“........ Sometimes costly decisions are made in response to populist public perception, even when thorough scientific analysis shows the expenditure wouldn’t benefit, or may even harm the environment. A textbook example is the proposed $782 million sewage treatment plan for Greater Victoria.

The sewage currently undergoes primary screening before being pumped offshore into Juan de Fuca Strait. Because of its unique oceanographic setting, huge tidal flows through the strait drive strong currents that break-up and oxidize the sewage quickly and thoroughly.

Measurements show that within just 100 metres of the outfall point, effluent quality is as good as that disposed by cities much larger than Victoria into rivers of comparatively tiny flow volumes.

An expert panel appointed by the Capital Regional District found no scientific evidence of significant contamination and more than 10 marine scientists and six current and former medical health officers have stated that deep ocean disposal presents minimal effect on the marine environment and no measurable public health risk. Yet both the federal and provincial government have insisted that a land-based system be built. Why? Prophetically, the expert panel report signalled that its conclusions may be ignored because of public sentiment based on “ethics, esthetics or other factors than cannot be resolved on purely scientific grounds.”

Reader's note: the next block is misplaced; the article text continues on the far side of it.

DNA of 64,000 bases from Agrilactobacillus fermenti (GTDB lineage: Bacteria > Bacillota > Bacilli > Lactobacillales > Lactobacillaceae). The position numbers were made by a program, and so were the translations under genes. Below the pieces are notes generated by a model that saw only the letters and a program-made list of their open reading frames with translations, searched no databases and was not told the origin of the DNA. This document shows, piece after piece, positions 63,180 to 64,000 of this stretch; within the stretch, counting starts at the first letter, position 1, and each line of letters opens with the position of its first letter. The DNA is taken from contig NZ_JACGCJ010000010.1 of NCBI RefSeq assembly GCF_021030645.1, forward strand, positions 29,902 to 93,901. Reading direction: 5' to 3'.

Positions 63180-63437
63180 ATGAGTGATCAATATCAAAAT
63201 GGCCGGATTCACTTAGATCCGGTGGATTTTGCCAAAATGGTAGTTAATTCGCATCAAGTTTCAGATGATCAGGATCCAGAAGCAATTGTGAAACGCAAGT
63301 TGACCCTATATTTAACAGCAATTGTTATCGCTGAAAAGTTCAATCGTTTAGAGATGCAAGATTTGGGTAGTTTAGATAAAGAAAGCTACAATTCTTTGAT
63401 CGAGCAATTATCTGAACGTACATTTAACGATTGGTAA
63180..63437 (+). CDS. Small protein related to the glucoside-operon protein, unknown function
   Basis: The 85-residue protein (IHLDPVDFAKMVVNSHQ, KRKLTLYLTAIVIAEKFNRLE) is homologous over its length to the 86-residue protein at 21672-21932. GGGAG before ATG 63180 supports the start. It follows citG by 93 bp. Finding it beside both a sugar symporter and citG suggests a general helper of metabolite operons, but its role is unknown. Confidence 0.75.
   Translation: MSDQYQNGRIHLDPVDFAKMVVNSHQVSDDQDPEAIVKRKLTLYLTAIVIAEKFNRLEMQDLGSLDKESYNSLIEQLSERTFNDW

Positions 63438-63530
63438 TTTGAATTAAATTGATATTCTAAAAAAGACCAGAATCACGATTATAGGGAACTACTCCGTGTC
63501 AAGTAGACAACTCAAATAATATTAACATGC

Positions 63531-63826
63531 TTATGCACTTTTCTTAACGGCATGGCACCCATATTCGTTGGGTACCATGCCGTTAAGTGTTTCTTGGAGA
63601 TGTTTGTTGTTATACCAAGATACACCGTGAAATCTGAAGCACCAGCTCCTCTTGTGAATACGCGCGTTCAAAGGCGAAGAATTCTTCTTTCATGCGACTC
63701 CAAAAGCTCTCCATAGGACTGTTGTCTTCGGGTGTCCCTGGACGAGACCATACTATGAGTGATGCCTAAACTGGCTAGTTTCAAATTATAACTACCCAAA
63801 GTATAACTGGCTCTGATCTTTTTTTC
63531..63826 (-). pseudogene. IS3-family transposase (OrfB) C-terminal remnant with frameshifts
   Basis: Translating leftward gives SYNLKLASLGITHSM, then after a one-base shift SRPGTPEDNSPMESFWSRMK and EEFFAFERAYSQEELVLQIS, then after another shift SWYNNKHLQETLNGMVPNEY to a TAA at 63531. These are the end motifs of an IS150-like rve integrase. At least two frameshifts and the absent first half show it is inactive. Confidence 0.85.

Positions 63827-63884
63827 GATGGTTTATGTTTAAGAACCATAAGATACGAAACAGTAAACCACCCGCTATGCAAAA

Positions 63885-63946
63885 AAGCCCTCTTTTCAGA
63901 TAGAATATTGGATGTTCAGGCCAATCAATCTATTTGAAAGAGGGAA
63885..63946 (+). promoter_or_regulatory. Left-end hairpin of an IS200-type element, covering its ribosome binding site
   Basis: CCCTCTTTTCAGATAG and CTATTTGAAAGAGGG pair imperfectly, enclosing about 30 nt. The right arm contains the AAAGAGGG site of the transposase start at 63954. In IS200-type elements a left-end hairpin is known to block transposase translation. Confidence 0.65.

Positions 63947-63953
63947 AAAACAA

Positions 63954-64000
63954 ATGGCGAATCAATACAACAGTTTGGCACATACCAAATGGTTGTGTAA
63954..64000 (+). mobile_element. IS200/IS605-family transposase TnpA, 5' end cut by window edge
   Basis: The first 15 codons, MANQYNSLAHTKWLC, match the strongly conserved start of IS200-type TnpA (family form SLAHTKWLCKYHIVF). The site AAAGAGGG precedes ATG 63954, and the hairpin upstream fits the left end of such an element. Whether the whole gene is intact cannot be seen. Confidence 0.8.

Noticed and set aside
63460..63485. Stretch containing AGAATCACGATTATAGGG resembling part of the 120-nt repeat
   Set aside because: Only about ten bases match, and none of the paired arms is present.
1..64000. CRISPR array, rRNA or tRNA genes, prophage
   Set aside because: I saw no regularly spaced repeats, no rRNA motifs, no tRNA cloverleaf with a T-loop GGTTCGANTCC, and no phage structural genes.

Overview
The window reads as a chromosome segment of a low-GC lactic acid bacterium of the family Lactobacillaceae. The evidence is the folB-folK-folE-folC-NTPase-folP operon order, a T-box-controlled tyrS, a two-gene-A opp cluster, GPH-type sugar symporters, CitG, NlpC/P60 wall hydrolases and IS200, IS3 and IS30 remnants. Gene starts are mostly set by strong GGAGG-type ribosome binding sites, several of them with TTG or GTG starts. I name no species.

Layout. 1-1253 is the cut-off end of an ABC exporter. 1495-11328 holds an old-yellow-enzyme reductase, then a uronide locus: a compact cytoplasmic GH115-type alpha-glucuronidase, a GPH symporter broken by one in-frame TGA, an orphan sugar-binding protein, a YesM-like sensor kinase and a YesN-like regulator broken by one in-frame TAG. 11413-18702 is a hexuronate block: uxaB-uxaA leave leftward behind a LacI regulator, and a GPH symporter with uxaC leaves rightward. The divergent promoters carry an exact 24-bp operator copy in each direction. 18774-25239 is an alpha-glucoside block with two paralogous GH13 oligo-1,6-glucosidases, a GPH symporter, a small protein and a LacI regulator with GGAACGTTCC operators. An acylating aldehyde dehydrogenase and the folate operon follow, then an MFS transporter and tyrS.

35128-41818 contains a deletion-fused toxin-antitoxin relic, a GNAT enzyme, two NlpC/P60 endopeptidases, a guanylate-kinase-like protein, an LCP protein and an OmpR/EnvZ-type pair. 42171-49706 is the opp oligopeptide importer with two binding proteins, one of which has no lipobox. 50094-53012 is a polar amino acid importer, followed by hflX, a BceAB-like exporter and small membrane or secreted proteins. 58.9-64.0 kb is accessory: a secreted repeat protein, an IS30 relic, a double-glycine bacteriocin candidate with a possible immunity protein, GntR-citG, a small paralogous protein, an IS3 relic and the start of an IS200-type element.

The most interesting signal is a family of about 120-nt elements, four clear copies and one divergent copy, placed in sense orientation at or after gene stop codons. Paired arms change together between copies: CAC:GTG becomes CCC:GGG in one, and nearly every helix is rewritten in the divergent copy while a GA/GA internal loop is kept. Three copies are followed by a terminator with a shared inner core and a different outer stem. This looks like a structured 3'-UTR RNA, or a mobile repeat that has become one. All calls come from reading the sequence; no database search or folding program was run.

But the pending victory of public perception over scientific fact doesn’t end there. While ocean disposal was thoroughly assessed, the environmental impacts of land-based treatment were not.

These impacts include using good farm and/or recreational land for sewage treatment plants, odour emissions to adjacent residential areas , substantial energy consumption, atmospheric emissions and surface contamination from treating, transporting and disposing of thousands of tonnes of sewage sludge per year.........”

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Below is an excerpt from a “Comment” on the editorial page of the Times/Colonist, Oct. 27, 2011. In my view, the writer, Mr. Gwyn Morgan, is substantially correct